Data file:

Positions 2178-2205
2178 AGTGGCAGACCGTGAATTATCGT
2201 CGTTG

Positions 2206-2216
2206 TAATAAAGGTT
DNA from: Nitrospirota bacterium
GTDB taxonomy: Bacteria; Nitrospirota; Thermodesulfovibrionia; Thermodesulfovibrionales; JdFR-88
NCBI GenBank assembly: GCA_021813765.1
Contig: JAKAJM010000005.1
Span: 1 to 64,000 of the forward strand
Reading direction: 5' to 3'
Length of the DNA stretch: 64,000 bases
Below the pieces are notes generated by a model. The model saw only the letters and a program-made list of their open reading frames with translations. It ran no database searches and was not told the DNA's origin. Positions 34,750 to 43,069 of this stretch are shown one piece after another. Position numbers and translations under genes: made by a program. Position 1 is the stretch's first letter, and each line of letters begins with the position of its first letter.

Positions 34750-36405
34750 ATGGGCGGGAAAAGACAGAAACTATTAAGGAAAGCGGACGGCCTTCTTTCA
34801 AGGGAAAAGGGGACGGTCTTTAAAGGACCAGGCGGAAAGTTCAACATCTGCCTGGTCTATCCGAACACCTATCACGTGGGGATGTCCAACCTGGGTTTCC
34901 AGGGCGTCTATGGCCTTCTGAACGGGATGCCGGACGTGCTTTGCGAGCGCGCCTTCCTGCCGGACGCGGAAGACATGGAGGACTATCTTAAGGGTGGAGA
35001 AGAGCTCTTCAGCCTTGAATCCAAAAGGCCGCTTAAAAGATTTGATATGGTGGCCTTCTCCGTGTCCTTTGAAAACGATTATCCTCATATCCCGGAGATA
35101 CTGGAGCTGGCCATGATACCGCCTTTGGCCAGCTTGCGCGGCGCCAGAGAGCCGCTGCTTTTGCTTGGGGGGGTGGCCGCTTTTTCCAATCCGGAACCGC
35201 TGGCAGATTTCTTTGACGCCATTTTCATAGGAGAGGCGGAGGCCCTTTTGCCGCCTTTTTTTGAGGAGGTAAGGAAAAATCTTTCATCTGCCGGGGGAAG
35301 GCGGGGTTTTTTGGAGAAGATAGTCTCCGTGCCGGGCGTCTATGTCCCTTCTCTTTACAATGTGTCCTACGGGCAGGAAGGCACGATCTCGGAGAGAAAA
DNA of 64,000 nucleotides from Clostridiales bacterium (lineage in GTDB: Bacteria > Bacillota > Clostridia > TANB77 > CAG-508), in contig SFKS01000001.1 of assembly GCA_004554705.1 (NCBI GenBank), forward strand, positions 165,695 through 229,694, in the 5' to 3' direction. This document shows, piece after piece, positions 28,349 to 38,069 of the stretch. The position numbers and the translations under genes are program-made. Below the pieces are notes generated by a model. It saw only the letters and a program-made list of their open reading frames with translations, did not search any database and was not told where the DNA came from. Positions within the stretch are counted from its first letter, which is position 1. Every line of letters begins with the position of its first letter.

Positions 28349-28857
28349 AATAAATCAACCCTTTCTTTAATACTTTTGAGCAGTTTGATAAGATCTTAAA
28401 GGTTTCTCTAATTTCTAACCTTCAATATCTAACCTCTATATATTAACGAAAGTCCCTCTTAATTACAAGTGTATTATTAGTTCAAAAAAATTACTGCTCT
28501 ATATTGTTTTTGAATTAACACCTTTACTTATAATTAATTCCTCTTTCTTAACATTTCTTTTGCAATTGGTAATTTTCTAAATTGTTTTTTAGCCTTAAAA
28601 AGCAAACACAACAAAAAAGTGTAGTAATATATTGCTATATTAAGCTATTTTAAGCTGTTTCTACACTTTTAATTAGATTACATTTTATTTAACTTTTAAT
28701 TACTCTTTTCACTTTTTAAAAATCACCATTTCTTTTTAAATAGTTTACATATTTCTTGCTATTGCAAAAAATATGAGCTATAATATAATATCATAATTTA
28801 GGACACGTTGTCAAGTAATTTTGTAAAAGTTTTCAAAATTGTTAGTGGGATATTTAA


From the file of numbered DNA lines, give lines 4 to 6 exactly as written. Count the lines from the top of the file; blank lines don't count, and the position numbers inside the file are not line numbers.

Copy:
Positions 2206-2216
2206 TAATAAAGGTT
DNA from: Nitrospirota bacterium